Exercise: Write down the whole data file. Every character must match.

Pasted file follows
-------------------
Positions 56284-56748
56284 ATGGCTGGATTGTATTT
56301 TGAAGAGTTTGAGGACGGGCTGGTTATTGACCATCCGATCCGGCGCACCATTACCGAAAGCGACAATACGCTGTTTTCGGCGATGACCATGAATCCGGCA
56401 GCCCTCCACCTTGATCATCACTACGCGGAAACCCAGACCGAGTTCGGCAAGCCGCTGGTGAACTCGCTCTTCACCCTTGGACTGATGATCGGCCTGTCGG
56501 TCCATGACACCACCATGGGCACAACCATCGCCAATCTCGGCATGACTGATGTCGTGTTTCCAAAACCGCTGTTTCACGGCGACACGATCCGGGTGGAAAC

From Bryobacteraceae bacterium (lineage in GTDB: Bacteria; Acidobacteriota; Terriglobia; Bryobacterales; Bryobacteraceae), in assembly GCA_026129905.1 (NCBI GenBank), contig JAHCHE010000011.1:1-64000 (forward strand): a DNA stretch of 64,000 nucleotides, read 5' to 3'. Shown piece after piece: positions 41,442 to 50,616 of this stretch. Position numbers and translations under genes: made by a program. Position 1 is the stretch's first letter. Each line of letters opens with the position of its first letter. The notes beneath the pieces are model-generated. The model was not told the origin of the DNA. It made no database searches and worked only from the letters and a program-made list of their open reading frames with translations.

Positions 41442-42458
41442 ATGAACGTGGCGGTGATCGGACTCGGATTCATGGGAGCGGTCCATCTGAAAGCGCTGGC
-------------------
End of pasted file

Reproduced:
Positions 56284-56748
56284 ATGGCTGGATTGTATTT
56301 TGAAGAGTTTGAGGACGGGCTGGTTATTGACCATCCGATCCGGCGCACCATTACCGAAAGCGACAATACGCTGTTTTCGGCGATGACCATGAATCCGGCA
56401 GCCCTCCACCTTGATCATCACTACGCGGAAACCCAGACCGAGTTCGGCAAGCCGCTGGTGAACTCGCTCTTCACCCTTGGACTGATGATCGGCCTGTCGG
56501 TCCATGACACCACCATGGGCACAACCATCGCCAATCTCGGCATGACTGATGTCGTGTTTCCAAAACCGCTGTTTCACGGCGACACGATCCGGGTGGAAAC

From Bryobacteraceae bacterium (lineage in GTDB: Bacteria; Acidobacteriota; Terriglobia; Bryobacterales; Bryobacteraceae), in assembly GCA_026129905.1 (NCBI GenBank), contig JAHCHE010000011.1:1-64000 (forward strand): a DNA stretch of 64,000 nucleotides, read 5' to 3'. Shown piece after piece: positions 41,442 to 50,616 of this stretch. Position numbers and translations under genes: made by a program. Position 1 is the stretch's first letter. Each line of letters opens with the position of its first letter. The notes beneath the pieces are model-generated. The model was not told the origin of the DNA. It made no database searches and worked only from the letters and a program-made list of their open reading frames with translations.

Positions 41442-42458
41442 ATGAACGTGGCGGTGATCGGACTCGGATTCATGGGAGCGGTCCATCTGAAAGCGCTGGC